The board pointed to public concerns raised last October when strong winds caused dust from the site to move across Back Bay toward the mouth of the Yellowknife River.
“This fear seems to exist even though arsenic in the tailings is from arsenopyrite and calcine minerals, not arsenic trioxide,” the report read.
In 2015, the government said there is “very little arsenic trioxide in the tailings” and that “most of the arsenic in the tailings is in stable forms, including (naturally occurring) arsenopyrite.
The report said the project team — the federal and territorial governments — needs to do a better job preventing any “unnecessary stress or fear” of dust coming off the former mine site.
The board also flagged another issue that it believed needed clarifying: the vast majority of contaminated undisturbed soils will not be remediated, “meaning that high arsenic levels will remain in the soil both on and offsite.”
“Local residents do not seem to fully understand that the project team intends to use fencing combined with public information campaigns to control access and manage associated risks of contaminated soils,” the report read.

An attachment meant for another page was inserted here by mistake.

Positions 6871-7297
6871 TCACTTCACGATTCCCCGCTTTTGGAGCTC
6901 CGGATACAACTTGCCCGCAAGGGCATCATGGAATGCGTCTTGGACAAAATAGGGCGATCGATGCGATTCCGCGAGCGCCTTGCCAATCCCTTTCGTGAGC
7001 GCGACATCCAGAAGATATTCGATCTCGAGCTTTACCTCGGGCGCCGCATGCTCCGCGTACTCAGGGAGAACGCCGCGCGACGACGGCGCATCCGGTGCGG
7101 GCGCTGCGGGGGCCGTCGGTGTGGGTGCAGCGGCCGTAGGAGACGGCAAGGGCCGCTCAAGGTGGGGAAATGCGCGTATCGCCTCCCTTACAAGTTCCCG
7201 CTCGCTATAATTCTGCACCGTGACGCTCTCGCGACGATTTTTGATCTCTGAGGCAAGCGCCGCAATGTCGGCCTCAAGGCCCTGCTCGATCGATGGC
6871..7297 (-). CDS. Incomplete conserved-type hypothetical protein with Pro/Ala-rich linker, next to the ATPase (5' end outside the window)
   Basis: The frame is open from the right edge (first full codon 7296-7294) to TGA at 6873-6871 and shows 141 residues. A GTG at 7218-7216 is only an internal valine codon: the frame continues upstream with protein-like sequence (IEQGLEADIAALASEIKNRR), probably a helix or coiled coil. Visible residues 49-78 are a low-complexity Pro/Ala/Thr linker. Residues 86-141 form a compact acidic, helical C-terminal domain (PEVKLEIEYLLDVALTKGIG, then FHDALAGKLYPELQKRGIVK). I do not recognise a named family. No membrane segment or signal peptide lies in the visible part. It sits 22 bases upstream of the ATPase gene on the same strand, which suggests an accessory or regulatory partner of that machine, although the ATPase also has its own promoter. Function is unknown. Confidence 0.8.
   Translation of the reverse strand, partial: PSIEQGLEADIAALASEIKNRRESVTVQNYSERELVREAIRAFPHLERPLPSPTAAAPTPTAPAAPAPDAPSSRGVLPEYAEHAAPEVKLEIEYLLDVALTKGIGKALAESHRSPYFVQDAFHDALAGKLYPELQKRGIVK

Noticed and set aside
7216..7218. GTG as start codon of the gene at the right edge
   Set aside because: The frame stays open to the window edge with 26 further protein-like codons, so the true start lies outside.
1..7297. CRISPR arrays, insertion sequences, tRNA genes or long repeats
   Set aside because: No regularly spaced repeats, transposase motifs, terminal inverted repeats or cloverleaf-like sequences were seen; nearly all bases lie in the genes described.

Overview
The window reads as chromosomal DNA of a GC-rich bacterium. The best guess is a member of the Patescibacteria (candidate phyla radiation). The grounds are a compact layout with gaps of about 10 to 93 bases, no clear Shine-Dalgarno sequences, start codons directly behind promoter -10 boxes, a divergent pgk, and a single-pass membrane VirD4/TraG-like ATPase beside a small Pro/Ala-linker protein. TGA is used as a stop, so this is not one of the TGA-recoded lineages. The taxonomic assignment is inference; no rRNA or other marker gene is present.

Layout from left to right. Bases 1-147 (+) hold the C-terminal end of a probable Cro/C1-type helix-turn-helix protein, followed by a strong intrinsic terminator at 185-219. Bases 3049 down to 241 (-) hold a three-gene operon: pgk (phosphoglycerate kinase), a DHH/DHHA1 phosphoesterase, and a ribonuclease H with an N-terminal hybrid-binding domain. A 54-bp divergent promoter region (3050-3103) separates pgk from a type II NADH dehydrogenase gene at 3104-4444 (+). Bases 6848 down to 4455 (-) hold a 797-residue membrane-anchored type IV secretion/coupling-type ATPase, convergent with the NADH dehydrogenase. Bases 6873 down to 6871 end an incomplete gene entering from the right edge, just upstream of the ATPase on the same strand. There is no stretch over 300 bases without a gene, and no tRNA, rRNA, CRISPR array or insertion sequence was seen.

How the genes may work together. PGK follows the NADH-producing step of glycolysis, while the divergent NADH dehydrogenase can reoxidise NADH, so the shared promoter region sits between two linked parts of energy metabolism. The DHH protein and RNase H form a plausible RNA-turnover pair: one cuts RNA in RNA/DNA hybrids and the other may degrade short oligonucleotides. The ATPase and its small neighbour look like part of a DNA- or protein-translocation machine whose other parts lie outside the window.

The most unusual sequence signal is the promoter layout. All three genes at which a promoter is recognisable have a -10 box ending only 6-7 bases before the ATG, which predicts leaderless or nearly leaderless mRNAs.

Public survey planned
The board is made up of six directors appointed by Crown-Indigenous Relations and Northern Affairs Canada, the N.W.T. department of Environment and Natural Resources, the Yellowknives Dene First Nation, the North Slave Métis Alliance, Alternatives North and the City of Yellowknife.
It said it’s committed to conducting a public survey this year to get a better understanding of public awareness of the remediation plan and post-remediation risks. It will also seek input about future uses of the Giant Mine site.
While this years’ annual report identified “no significant environmental issues,” the board is recommending a short and long-term strategy to reduce greenhouse gas emissions and wants the project to aspire to be a “leader, role model and advocate for federal climate action policies.”
Seeking an apology
The report highlighted work by the Yellowknives Dene First Nation which is seeking an apology and compensation from the federal government for contaminating their ancestral homelands.
The board said “the absence of an apology and compensation continues to influence every conversation and decision about the project.”
The board also flagged a number of previous recommendations it has made that have not been addressed including developing a traditional knowledge strategy and appointing a special envoy to develop and implement an integrated economic strategy.
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